• Serial IDs are only useful within the scope of a single site, but lose their entire meaning in staging scenarios.
  • Menu links as well as reference fields (e.g., taxonomy term, file, image, ...) store the serial ID as value.
  • Links within content contain serial IDs and thus may point to a wrong target after being staged.
  • Serial IDs present collision problems with migration: #2748609: [meta] Preserving auto-increment IDs on migration is fragile


  • Make entity references compatible with content staging.

Proposed solution

  1. Replace serial IDs with UUIDs in reference field values.
  2. Replace serial IDs with UUIDs in URLs.


  • Storage lookups for integer/serial IDs vs. string UUIDs should be identical performance-wise.
  • URL paths, such as /node/1637370, are not really any nicer than /node/4bd1c937-f530-456f-a218-241d7bfd40b8.
  • For backwards-compatibility, there could be URL aliases for the original serial IDs.

Related issues


  • Upgrade path will become quite complex, especially for in-text/content links.
  • is a contrib attempt to use UUIDs in URLs.
  • Consider to remove the $entity_type argument from entity_load_by_uuid(), and introduce a global mapping table for UUID » entity_type mappings (required since entities live in different storages), so entities can be loaded through the UUID only.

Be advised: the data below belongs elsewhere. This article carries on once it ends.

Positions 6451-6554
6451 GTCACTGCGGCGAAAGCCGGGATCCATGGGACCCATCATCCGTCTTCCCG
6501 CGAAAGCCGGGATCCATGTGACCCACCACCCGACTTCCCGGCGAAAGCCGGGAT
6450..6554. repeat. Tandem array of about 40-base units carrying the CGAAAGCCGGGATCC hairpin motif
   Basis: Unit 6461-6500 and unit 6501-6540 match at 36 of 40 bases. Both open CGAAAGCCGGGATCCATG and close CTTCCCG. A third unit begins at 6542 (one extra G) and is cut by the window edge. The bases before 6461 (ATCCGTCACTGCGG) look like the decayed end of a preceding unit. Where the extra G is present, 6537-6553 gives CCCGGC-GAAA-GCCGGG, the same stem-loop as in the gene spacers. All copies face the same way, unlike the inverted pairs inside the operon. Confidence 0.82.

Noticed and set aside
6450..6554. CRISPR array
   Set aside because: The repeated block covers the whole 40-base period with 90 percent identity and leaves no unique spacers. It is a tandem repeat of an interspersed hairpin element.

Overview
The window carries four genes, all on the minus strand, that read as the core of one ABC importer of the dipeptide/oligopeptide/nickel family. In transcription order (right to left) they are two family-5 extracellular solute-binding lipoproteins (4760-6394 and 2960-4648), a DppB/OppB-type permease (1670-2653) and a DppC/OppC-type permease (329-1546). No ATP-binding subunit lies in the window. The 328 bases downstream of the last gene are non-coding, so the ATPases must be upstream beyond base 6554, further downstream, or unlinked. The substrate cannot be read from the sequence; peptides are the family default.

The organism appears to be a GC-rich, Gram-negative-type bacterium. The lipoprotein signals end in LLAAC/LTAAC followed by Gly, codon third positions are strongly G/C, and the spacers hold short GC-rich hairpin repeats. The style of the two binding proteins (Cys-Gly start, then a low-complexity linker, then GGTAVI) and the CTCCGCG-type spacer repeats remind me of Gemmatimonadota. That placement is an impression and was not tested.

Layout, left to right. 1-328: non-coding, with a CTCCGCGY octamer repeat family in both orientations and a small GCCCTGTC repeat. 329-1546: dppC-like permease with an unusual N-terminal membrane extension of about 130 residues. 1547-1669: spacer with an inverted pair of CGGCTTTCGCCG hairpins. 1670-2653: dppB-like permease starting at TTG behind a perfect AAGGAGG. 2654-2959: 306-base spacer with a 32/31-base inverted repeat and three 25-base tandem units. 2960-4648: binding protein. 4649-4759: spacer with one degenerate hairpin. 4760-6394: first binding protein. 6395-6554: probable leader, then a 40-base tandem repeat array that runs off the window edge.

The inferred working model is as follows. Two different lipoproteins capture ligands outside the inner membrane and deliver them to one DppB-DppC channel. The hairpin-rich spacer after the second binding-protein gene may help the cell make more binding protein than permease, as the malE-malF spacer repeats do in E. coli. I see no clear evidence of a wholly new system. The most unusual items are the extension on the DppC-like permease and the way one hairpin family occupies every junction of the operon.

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plach’s picture

I have some concerns about the current proposal:

  1. Given the available timeframe, moving all the system from serial ids to UUIDs looks like something that could easily result in a half-baked solution.
  2. I'd be very surprised if it turned out that this move had not any overall performance implication.
  3. I don't agree that from a [D|U]X perspective /node/1637370 is "not really any nicer than /node/4bd1c937-f530-456f-a218-241d7bfd40b8": I can memorize the former for at least a small amout of time if I need so, the latter is impossibile to.

I think we may want to introduce some kind of entity permalinks in the form of entity/4bd1c937-f530-456f-a218-241d7bfd40b8, but I don't think we should replace the URLs using the serialized id.

Instead I think we should introduce a mapping during the migration between the source and destination environments: if I understood the WSCCI Web Services Format Sprint Report correctly, we should be able to identify all the references, which will obviously carry the UUIDs of the referenced entities. A table, like the one mentioned in the OP, mapping UUIDs to entities without the need to specify the entity type, would let us translate the serial ids on the fly. Texts could be processed to find known (pluggable) patterns to replace the ids the same way. This looks like a failry more encapsulated and less invasive solution to my eyes.